I went into La Quebrada with very little expectations, and left with a positive view of a new regional Mexican cuisine. The dishes looked and sounded very basic, but they were all very well executed. From the salsa's to the hand made tortillas to the cecina, all prepared with care, and down right exciting. The Goat birria was awesome, goaty and moist in a delicious consome. I hope to go back soon, wishing it was closer to home.

    In contrast, Casa de Samuel has an exciting looking menu, but sadly only about 1/2 of the dishes there to me were even worth eating. Chewy goat, spongy frog legs. The salsas weren't very good. Everything that was good, was still short of exciting, decent sauces, pretty good venison cecina and respectable chiles en nogada.

    I know the GNR reconsiderations are over, and also that it was not a one or the other type of deal, but despite that I find Quebrada to be very deserving of its GNR and do not think the same of Casa de Samuel. I did take a few pictures at La Quebrada, and hope to post them soon once I have some more free time.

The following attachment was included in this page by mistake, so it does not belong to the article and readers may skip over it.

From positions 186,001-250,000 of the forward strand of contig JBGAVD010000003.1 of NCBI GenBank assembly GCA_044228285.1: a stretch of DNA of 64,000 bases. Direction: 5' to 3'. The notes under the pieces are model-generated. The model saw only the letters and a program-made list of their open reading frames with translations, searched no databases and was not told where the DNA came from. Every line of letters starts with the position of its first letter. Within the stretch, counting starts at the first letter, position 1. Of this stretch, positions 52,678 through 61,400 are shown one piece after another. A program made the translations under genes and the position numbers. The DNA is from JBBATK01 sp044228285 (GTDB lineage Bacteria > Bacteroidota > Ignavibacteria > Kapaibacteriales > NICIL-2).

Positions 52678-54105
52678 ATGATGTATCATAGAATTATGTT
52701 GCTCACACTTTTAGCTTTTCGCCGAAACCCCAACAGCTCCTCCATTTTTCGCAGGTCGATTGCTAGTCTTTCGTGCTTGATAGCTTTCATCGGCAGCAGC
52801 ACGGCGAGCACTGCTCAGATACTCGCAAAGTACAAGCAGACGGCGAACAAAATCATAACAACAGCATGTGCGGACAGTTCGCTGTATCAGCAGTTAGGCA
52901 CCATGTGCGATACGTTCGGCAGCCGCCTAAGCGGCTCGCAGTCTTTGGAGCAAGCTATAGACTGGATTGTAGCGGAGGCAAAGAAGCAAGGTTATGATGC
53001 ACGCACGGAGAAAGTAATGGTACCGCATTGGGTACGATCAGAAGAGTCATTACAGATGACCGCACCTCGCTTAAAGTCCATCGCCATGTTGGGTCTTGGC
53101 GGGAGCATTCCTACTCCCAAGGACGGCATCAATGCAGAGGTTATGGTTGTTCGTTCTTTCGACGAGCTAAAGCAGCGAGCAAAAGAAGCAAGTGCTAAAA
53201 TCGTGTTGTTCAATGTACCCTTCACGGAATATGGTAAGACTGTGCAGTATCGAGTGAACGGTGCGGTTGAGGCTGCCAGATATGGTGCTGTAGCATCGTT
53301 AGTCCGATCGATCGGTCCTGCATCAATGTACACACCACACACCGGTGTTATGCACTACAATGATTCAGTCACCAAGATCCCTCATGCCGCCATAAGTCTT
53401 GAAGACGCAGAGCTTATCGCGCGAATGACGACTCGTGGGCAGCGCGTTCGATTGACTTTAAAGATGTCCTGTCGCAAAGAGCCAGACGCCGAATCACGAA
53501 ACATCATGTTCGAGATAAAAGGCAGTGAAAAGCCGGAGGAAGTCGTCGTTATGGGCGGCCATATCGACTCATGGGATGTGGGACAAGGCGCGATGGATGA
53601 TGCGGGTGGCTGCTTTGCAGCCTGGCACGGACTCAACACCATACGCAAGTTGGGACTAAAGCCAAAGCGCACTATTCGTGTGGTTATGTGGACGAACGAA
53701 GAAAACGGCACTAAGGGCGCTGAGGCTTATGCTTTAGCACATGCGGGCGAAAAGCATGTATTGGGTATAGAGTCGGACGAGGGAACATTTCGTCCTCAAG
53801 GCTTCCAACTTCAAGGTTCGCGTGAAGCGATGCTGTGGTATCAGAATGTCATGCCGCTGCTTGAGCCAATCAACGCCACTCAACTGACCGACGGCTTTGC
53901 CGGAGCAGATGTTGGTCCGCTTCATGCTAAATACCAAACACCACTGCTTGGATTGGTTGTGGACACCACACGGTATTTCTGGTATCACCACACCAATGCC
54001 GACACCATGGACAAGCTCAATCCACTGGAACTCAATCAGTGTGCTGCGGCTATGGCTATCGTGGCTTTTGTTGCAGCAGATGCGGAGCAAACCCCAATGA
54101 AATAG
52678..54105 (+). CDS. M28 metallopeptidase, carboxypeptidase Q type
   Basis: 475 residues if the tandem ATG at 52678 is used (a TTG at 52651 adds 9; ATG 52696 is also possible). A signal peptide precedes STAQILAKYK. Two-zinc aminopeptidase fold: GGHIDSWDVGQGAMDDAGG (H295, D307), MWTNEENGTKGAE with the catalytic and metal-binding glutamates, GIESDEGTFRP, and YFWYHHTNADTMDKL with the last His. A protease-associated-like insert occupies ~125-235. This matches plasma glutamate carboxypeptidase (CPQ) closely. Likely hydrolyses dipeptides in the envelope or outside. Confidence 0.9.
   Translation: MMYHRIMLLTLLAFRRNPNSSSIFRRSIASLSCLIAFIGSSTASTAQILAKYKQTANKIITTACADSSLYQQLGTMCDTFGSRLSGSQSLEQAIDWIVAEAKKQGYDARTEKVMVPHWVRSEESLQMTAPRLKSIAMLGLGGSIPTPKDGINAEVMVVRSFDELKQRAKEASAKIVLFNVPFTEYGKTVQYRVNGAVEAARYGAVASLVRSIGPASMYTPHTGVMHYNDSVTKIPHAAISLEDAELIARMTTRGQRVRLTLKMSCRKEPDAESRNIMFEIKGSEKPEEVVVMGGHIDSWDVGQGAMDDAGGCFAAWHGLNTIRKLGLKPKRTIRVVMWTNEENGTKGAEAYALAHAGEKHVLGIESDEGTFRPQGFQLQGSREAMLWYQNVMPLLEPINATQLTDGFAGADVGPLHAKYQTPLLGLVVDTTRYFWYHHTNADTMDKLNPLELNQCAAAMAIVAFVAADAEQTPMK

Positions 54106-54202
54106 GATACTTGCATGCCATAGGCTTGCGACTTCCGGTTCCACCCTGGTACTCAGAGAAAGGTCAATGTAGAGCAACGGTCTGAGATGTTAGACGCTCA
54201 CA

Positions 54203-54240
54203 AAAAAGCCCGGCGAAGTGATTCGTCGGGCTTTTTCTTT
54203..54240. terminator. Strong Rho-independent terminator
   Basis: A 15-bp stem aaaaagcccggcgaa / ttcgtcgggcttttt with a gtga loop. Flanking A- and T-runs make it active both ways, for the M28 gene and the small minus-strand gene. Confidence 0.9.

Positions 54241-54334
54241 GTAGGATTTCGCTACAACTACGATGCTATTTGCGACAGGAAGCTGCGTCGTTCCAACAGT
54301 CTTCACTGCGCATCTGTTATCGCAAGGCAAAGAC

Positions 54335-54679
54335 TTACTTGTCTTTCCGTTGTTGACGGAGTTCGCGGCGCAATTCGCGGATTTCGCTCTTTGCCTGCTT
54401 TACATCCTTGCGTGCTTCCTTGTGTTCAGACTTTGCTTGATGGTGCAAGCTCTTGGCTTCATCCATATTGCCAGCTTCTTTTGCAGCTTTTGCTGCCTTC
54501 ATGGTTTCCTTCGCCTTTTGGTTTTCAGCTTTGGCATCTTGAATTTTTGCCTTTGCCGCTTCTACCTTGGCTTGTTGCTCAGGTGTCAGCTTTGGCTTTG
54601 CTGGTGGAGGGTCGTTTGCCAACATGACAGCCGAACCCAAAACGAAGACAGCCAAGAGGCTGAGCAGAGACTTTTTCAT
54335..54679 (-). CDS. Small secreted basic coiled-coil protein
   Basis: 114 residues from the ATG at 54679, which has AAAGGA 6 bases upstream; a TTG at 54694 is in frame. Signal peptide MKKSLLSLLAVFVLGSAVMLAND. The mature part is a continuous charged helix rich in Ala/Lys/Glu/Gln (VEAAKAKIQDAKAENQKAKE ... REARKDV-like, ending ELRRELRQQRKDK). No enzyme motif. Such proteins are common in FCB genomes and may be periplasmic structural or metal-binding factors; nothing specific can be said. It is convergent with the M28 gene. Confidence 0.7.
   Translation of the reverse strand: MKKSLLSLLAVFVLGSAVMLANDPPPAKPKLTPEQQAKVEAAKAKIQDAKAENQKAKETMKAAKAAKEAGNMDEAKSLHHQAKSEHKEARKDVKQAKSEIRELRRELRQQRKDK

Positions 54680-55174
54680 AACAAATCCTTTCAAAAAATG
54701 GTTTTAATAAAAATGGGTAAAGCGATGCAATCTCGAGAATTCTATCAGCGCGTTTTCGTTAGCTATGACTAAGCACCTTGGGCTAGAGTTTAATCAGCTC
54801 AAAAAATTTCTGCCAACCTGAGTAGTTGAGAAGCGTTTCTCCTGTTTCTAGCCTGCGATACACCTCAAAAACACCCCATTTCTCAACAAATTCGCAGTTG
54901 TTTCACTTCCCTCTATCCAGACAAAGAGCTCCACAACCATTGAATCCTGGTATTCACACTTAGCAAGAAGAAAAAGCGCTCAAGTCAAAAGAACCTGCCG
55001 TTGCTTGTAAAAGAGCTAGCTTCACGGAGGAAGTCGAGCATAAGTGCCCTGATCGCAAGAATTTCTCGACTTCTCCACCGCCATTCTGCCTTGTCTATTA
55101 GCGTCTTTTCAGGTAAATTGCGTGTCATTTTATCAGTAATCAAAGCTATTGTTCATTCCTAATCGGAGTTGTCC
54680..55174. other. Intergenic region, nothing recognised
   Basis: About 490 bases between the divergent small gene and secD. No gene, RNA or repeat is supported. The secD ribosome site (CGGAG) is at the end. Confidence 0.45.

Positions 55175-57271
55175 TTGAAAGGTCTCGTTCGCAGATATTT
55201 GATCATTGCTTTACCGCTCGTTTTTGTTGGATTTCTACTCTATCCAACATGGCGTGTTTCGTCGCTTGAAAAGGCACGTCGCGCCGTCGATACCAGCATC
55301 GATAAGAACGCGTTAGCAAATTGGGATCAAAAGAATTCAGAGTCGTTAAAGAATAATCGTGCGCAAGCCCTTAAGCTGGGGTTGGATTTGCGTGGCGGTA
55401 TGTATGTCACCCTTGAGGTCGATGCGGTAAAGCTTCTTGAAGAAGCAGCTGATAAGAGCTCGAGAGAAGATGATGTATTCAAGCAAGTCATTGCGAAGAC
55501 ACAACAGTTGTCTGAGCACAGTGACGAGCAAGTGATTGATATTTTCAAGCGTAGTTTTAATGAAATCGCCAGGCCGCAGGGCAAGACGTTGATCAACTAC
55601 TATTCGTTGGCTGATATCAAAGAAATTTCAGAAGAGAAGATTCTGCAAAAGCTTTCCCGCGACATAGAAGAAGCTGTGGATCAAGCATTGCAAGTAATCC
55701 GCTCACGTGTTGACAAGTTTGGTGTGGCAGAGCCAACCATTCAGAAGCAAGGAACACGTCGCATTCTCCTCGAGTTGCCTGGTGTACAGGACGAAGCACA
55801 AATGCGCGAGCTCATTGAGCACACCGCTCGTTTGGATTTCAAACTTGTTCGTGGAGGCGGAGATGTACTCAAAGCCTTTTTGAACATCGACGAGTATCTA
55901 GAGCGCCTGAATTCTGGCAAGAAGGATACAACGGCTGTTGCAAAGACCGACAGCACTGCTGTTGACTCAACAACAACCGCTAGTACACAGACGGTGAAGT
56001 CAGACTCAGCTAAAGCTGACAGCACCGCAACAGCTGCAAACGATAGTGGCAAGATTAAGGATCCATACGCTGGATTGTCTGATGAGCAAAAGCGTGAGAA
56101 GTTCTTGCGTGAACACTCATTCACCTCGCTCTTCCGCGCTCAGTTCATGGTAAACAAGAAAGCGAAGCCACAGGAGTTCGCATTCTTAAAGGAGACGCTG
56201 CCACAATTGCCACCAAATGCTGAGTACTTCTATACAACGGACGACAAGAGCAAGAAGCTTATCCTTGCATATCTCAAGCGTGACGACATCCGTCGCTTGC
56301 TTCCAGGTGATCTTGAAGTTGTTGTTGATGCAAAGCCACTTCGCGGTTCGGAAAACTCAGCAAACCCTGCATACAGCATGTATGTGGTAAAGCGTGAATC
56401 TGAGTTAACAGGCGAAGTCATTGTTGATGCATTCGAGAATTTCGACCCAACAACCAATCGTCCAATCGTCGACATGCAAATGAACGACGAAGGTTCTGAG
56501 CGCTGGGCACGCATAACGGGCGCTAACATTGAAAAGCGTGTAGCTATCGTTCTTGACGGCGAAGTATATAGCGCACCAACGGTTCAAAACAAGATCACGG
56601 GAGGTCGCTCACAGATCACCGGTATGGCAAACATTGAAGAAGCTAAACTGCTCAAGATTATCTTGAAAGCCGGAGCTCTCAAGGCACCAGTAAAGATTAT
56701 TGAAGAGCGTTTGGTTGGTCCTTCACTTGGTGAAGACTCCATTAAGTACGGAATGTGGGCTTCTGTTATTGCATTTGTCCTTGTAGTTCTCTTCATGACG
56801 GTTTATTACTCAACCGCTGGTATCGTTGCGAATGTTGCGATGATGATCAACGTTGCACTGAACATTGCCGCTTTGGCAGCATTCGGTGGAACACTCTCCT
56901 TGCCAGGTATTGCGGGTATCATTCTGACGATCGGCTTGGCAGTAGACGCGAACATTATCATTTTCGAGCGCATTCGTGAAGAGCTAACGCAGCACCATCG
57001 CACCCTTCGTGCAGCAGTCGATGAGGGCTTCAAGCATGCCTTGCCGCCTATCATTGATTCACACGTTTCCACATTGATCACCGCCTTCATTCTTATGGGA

Part of the secret of a success in life is to eat what you like and let the food fight it out inside.

    -Mark Twain
  • Post #9 - November 1st, 2012, 6:09 am
    Post #9 - November 1st, 2012, 6:09 am Post #9 - November 1st, 2012, 6:09 am
    Nice review of La Quebrada. Got to get there.
    I like goat.
    I think part of the stigma is like mutton and lamb. 'Kid' is what is actually sold as goat, just like lamb is what is sold. Mutton and goat at one time existed and were sold and I believe gave rise to the sayings and dislike for both goat and lamb.
    Frankly, I don't know where to get mutton these days and I know of no one selling anything other than kid.-Dick
  • Post #10 - November 1st, 2012, 12:26 pm
    Post #10 - November 1st, 2012, 12:26 pm Post #10 - November 1st, 2012, 12:26 pm
    I get the goat almost every time I go to La Quebrada, because it is hard to resist. Moist and tender, with the jalapenos and raw onions and cilantro on the side to add some kick - makes my mouth water as I am writing about it.
    "My doctor told me to stop having intimate dinners for four. Unless there are three other people."

    -Orson Welles-
  • Post #11 - November 1st, 2012, 3:18 pm